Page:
MINOT, N.D. — In North Dakota, if you are arrested for something like driving under the influence, the state initiates two separate legal proceedings against you.
One is the familiar criminal proceeding.
The other is a civil proceeding aimed at removing your driving privileges.
"It's a bulls**t process," a reader who is also a practicing defense attorney told me, referring to the latter.
What occasioned our conversation was a recent state Supreme Court decision that upheld a license suspension, overturning a lower court's ruling, despite the North Dakota Department of Transportation's use of a bogus signature to certify records.
That ruling is a topic for another column (one I've already written).
For this column, I want to talk about why my friend is driven to profanity by the state's administrative hearing process.
It's a bit of a kangaroo court.
The process is overseen by a hearing officer who is, by design, is tasked with fundamentally conflicting duties.
The officer is asked to be the prosecutor, as well as the judge and the jury.
Sometimes the officer can even act as a witness, too.
The hearings themselves usually take place before the criminal cases they're related to are resolved. Meaning the NDDOT can remove your driving privileges for a criminal charge you're acquitted of.
So much for being innocent until proven guilty.
Drilling down on that point, North Dakota's courts have held that the NDDOT can suspend your license even in cases where the police have violated your constitutional or statutory rights.
The cops could have made a bad stop, they could falsify evidence or improperly search you, and while you might find vindication in the criminal courts, the NDDOT can still take away your ability to drive legally.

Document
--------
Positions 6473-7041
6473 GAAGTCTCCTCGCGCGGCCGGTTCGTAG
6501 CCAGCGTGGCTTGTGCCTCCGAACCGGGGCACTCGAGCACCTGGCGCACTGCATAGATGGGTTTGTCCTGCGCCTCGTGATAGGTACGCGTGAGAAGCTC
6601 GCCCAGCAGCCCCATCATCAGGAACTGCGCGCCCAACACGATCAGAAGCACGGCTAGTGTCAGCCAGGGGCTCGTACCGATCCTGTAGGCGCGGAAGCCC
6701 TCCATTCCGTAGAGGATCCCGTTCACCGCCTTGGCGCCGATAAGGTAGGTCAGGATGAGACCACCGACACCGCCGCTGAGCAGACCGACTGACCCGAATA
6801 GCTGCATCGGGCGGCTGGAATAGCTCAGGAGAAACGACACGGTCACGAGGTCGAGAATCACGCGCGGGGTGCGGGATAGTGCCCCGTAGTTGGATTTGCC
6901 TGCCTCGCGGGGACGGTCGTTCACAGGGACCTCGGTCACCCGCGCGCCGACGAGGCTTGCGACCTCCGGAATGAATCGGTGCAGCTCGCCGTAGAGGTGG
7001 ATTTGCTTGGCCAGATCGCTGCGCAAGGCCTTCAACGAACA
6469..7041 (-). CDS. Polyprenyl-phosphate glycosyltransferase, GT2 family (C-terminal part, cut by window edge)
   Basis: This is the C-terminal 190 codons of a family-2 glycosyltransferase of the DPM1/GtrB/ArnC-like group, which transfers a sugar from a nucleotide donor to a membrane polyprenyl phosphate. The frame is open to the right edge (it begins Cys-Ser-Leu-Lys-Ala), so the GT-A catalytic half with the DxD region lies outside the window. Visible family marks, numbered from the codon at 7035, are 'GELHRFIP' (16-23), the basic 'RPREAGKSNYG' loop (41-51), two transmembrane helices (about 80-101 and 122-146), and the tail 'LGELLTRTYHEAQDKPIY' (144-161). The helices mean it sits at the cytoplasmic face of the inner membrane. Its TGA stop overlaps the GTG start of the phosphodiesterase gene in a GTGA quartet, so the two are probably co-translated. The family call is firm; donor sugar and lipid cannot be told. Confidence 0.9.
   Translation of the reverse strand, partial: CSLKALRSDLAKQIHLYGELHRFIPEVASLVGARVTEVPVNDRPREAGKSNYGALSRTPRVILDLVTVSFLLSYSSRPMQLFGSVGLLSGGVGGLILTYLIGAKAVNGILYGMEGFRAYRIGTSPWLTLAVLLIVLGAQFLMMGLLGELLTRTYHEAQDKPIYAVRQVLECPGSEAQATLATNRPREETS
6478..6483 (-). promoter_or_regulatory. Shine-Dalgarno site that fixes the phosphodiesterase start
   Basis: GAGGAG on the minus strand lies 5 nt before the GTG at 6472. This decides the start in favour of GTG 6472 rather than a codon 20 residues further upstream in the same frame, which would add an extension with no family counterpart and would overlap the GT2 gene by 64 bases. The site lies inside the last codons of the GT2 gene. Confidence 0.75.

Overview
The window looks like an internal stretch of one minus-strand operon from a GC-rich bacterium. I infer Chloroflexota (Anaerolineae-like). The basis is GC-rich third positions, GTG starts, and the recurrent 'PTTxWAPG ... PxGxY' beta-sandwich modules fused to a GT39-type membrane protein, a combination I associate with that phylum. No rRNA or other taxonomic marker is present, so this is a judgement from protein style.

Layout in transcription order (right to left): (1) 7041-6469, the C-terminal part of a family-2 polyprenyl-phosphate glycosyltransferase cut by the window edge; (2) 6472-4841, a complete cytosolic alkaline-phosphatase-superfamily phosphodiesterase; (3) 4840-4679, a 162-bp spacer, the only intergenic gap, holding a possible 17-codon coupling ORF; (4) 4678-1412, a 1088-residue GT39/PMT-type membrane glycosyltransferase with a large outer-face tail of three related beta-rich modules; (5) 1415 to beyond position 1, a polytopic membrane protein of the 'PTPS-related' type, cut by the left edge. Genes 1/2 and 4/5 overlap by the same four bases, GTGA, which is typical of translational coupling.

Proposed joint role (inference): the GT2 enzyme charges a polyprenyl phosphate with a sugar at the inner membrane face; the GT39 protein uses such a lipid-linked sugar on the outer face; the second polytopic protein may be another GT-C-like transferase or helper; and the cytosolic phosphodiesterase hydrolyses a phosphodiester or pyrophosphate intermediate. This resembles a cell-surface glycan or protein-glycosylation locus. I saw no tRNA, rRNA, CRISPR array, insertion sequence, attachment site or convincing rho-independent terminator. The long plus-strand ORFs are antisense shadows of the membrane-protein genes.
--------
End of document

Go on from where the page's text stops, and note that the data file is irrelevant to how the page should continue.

I phrase it that way because many people drive even while under suspension. The advocacy group Mothers Against Drunk Driving estimates that as many as 75 percent of people with suspended licenses get behind the wheel anyway.
Those scofflaws may be driven by necessity. Even if your license is suspended, you still have to get to work. You still have to get your kids to school. You still need to visit the grocery store. Especially in places like North Dakota — home to a lot of long roads home, extreme weather and few workable choices for public transportation — driving is a must.
People driving under suspension aren't likely to be covered by insurance should they get into an accident.
That's a real risk for the general motoring public.
It may feel appropriate to suspend a license for a DUI conviction — I certainly feel that way — but if most aren't abiding by their suspensions, what are we accomplishing?
Setting aside the question of suspensions as good public policy, shouldn't the process be more closely tied to the criminal proceeding?
Do we need a separate administrative proceeding at all?
As it stands now, your license can be suspended as a result of the administrative hearing or the criminal case. Currently, that gives the state two bites at the apple when it comes to taking your license away.
What would be so bad about giving them just one, which requires an actual conviction before anyone gets punished?
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Rob Port, founder of SayAnythingBlog.com, a North Dakota political blog, is a Forum Communications commentator. Listen to his Plain Talk Podcast and follow him on Twitter at @RobPort.